The Monash Sessions by Tony Gould and Mike Nock, review by John McBeath


Album:  The Monash Sessions
Artist:   Tony Gould and Mike Nock
Release Date: 2016
Label:    JazzHead

Buy Album

This album showcases two Australian jazz giants of piano, both solo and together, plus their appearances with three different groups of talented young musicians from the Sir Zelman Cowen School of Music.

Both of the solo pieces – Tony Gould’s Reflections and Mike Nock’s Embracing You – are introspective originals, and the twin performance, Duality also floats serenely with an inner-directed harmonic approach where the twin pianos work comprehensively together.

Transitions, the only track not at a slower tempo, has Nock fronting a quintet of students with Monash staffer Rob Burke on tenor sax providing a robust solo ahead of Nock’s explorative investigation of the changes via running treble and stabbing chords ahead of a thoughtful bass passage from Angus Radley.

Melanie Taylor sings a nostalgic introduction to Somewhere Called Home featuring Gould and an instrumental quartet, in a poignant ballad in three-four time with sensitive trombone and tenor sax pairings from Eleanor Lamb and Aidan Hodge.

Nock heads a third group of five for the opener, Indifference using a repetitive lightly dancing motif over the ensemble spread, moving into staffer Paul Williamson’s potent trumpet and Stephen Blyth’s assertive tenor sax.

Lamp is Low, based on Ravel’s Pavanne, has a melodic intro from Burke’s tenor with Niran Dasika’s trumpet, adding Gould’s motile piano underscoring and a fine guitar sequence from Dan Mamrot as the piece traverses a very listenable arrangement of this vaguely familiar theme.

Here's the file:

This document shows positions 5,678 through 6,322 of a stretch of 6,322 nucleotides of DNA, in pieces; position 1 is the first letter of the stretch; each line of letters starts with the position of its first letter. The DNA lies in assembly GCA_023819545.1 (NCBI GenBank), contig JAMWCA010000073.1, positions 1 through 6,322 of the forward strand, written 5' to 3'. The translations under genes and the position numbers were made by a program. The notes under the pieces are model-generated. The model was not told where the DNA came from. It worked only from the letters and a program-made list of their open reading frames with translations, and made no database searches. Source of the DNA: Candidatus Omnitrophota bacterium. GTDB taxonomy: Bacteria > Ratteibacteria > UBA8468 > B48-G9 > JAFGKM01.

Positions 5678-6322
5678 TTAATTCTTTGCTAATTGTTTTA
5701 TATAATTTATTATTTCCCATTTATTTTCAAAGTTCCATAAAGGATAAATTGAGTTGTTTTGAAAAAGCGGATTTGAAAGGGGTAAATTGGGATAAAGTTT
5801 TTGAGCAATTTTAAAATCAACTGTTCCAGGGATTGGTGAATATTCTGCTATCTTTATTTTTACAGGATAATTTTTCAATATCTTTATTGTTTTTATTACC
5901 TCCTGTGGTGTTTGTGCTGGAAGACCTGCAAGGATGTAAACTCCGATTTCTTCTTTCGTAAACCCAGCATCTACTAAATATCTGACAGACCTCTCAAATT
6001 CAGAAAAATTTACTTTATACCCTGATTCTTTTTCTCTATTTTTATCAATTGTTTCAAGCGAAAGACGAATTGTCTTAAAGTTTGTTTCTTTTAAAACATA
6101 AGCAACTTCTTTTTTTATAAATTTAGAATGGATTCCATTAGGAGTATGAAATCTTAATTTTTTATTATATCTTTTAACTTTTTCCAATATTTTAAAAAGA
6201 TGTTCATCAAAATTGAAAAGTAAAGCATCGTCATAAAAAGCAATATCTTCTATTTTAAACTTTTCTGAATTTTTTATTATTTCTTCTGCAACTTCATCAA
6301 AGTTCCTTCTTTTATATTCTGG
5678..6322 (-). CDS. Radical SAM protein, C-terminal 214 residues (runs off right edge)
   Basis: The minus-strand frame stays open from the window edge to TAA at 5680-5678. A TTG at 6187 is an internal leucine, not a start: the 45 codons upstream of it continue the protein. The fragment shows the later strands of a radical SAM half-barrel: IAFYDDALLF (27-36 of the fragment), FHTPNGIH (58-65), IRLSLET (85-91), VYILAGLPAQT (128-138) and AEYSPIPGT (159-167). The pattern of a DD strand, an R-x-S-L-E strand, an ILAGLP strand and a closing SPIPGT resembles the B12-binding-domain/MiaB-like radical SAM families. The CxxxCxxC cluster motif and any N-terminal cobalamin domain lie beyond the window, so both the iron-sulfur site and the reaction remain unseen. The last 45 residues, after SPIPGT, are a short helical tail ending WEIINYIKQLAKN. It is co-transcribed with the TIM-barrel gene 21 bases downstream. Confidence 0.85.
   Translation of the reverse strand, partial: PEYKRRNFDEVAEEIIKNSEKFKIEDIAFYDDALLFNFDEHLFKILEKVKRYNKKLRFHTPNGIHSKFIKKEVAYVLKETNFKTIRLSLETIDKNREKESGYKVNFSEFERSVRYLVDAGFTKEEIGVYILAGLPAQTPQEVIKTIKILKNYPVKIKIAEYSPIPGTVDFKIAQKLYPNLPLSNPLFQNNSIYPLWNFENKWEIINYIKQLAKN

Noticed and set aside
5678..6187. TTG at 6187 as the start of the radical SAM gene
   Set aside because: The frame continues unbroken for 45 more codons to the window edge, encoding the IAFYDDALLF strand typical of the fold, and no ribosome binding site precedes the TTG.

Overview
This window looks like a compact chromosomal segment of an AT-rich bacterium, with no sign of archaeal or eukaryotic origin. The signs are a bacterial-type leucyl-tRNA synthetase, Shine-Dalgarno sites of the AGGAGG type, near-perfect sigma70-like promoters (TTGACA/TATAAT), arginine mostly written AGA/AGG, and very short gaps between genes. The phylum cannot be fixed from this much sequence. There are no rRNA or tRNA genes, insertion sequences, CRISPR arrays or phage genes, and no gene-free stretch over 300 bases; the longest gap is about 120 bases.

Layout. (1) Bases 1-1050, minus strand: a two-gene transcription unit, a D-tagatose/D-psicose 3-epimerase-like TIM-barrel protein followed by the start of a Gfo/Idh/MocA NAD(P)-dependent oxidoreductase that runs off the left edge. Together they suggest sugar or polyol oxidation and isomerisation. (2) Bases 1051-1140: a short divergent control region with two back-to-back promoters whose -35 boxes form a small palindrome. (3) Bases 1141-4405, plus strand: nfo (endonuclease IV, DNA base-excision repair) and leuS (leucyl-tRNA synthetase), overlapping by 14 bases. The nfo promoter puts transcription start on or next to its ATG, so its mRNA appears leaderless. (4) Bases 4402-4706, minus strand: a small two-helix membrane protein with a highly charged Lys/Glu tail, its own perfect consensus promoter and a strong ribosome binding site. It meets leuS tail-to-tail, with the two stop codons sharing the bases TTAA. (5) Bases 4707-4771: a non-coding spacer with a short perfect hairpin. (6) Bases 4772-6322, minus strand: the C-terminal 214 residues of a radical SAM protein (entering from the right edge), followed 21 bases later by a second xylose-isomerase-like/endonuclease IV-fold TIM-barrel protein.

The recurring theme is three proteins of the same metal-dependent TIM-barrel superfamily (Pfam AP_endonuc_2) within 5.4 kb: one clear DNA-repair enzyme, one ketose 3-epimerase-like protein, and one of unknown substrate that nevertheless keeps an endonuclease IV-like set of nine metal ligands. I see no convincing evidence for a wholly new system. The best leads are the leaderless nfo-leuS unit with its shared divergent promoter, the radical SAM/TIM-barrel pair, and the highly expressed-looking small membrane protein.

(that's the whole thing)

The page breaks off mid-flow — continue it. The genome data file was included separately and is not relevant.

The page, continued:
It’s a varied collection of high quality playing of arrangements from two well-established pianists as well as younger groups of artists, in solo, duo and ensemble modes.

Review originally published by the Australian

For just over 24 years I have been a freelance writer, publishing in that time a wide variety of genres: news items, live concert reviews, travel articles, features, personality profiles, and CD and book reviews. I have written for various in-flight magazines, The Adelaide Review, The Republican, The Bulletin, The Australian, The Advertiser, The Melbourne Herald Sun and several regional newspapers. In 1994 I won a national travel-writing prize sponsored by The Australian newspaper, which led to my writing regularly for that paper. Since 2003 I have been jazz critic for The Advertiser and The Australian newspapers, on average contributing weekly to each paper. In 2005 I won a national Jazz Writing Competition sponsored by the Wangaratta Jazz Festival.